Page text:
Wait! What’s all this about fear and hate in a passage on Wisdom as my nurturing and kind elementary school teacher? Actually, “the fear of the Lord,” a phrase often misunderstood, is perfectly illustrated by that third grade teacher. She pursues you, she wants the best for you, she will work tirelessly to help you succeed, but precisely because of all that, she commands the right kind of fear if you’re not paying attention or if you show disrespect.

As for the “hate” part, the point here is not to hate evil people; Jesus said to love your enemies. But do hate evil and arrogance and sin. It will destroy you. So the pursuit of wisdom is about holiness as well. Don’t pretend you’re seeking God’s kind of wisdom if at the same time you’re engaged in all sorts of things you know he despises.

I kept thinking this week of a teacher who has that one anxious kid in her class who struggles with hyperactivity and attention deficit, who is constantly shamed by his parents who don’t understand, and who never tests well. She can almost literally feel his churning stomach in her soul the closer they get to End of Grade tests. What’s her message to him? “Go get on the Internet and learn everything you can about everything… don’t rest for a moment… if you don’t get this right your whole life is going to be ruined… and I will look bad… don’t blow this for either one of us”?

No, not at all.[1] Instead she tells him, “You can do this. I know you can. I’m for you. Just pay attention to what we’ve said in class. When your mind wanders, bring it back. Never forget that I’m for you. Nobody wants you to succeed more than I do. And whatever happens, I’ll never stop believing in you.” What if we saw Wisdom that way?

In summary, then, in those times of your life when you most need wisdom and you’re searching for it, let go of the heavy load of having to drum up enough courage and perseverance to get it all right yourself with greater personal effort. Let Wisdom find you.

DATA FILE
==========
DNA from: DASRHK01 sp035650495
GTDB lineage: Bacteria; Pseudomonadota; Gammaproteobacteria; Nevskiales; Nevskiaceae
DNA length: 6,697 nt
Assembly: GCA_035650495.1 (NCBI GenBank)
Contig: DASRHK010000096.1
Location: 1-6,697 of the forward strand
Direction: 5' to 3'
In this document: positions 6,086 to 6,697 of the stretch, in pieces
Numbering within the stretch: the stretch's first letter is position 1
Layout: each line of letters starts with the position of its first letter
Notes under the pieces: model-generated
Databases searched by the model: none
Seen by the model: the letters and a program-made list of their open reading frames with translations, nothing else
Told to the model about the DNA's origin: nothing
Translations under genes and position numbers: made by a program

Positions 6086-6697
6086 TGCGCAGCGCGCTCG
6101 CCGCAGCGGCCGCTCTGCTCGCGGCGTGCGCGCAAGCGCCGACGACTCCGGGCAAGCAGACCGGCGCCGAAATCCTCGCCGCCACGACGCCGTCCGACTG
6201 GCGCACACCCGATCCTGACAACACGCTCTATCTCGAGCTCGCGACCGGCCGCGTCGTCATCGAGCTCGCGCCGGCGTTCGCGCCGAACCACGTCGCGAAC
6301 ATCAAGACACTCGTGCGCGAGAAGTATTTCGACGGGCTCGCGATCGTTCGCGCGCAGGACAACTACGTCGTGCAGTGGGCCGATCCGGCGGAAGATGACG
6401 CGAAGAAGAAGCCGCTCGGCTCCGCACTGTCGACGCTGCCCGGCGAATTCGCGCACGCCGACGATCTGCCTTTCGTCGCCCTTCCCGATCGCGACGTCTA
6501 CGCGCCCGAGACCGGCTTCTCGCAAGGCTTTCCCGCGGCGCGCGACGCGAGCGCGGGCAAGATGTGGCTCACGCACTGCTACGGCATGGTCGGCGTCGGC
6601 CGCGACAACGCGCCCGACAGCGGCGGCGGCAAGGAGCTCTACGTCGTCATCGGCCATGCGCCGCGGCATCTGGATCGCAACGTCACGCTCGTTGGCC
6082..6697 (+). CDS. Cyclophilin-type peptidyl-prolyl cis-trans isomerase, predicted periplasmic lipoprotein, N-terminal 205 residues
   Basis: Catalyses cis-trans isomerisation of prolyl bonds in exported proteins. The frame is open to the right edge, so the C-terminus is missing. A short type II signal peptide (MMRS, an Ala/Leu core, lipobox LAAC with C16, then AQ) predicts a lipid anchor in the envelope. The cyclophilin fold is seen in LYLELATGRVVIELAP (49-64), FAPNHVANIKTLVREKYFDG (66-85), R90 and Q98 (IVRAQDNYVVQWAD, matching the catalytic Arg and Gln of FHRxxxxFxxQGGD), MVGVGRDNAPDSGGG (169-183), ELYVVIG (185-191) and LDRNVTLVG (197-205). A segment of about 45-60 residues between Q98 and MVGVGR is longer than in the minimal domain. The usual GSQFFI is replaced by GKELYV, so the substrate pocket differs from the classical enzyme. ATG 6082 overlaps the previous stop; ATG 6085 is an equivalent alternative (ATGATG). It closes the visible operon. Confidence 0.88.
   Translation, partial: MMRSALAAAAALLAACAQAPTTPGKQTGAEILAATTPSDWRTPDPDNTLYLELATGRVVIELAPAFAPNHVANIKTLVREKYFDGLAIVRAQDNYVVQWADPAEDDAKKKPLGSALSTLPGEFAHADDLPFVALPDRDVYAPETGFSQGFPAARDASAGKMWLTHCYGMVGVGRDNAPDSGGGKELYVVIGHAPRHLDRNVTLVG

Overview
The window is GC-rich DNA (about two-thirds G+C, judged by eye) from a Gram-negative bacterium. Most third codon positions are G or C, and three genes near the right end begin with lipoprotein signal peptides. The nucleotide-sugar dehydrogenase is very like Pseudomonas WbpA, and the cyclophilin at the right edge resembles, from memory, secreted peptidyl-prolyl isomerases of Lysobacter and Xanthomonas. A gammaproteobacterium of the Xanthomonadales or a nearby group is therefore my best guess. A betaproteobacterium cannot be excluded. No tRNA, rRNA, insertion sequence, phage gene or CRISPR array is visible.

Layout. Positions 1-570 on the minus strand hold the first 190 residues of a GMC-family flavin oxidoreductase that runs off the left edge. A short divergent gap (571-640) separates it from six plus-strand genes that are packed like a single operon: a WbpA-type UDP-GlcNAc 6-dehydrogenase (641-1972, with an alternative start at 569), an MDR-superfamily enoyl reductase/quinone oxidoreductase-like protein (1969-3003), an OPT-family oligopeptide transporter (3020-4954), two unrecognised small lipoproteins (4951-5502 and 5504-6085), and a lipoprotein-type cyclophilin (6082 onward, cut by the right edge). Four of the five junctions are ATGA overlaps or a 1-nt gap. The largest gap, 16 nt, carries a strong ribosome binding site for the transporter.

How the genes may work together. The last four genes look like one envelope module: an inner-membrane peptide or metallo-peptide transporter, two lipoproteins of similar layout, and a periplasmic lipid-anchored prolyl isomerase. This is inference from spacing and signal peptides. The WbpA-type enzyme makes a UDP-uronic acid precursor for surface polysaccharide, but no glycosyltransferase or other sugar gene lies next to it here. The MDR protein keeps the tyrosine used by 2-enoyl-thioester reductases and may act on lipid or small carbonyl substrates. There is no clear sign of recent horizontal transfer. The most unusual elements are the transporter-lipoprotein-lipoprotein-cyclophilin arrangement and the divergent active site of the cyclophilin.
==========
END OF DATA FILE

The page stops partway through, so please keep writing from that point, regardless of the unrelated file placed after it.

Preview of the gospel

Is it just me, or this the essence of the Gospel? Replace the word “Wisdom” with “Christ” in this chapter. Hear him saying, “Stop trying so hard to be perfect or look perfect. Stop trying to be good enough. Let me be your goodness. I died for your sin, and when you trust in me, my goodness is more than enough for you. Just trust in me. I will never abandon you. I’m for you, and I’ve come into the world to look for you.”

Since the earliest Christian centuries, Christians have seen Jesus all over Proverbs 8. Toward the end of the chapter, Wisdom is presented as being with God in the beginning and being his co-Creator of the world. That sounds a lot like various phrases in the New Testament that refer directly to Jesus – “In the beginning was the Word… The Word was with God in the beginning…. Without him nothing was made that has been made.”[2] “Christ Jesus… has become for us wisdom from God.”[3]

There has often been debate about whether this chapter is an Old Testament prediction of Christ – a Messianic text. I will simply say that I believe it’s a preview of Christ, not a prediction. Proverbs 8 is simply a beautiful, extended metaphor – a personification of wisdom so that we can feel this relief because instead of a something we have to find, it’s a someone who’s finding us.

But wisdom in the end is still a thing. Beyond the metaphor wisdom has no personality, no will, no ability to find us. Jesus Christ, however, is a Person – a real Someone who is coequal and coeternal with the Father and the Holy Spirit but has come to share our humanity so that we can see what God looks like, what God says, how God acts toward miserable creatures like us trapped in the immediate with our problems.

What does God in Jesus Christ do? He shows up. He suffers for us and with us. He pursues us – not out of resentment or for punishment, but so that he can love us to himself. He was there in the beginning. He showed off his power and wisdom in the creation which we still enjoy. And he will never stop pursuing us. Ever. Amen.

 

[1] In my live sermons, I interviewed two elementary school teachers without advance warning. When I asked Darlene Brown at 8:30 what she would say to an anxious student the day before EOGs, she said, “Whatever happens, this test does not define who you are.” At 11:00 Traditional service, Lisa Corneliussen answered, “We have reviewed everything you need to know.” In both cases, their instinctive, on-the-spot answers offered the kind of reassurance Wisdom speaks in Proverbs 8.

[2] John 1:1-3, also Colossians 1:15-16 and Hebrews 1:2-3.

[3] 1 Corinthians 1:30, also 1:24.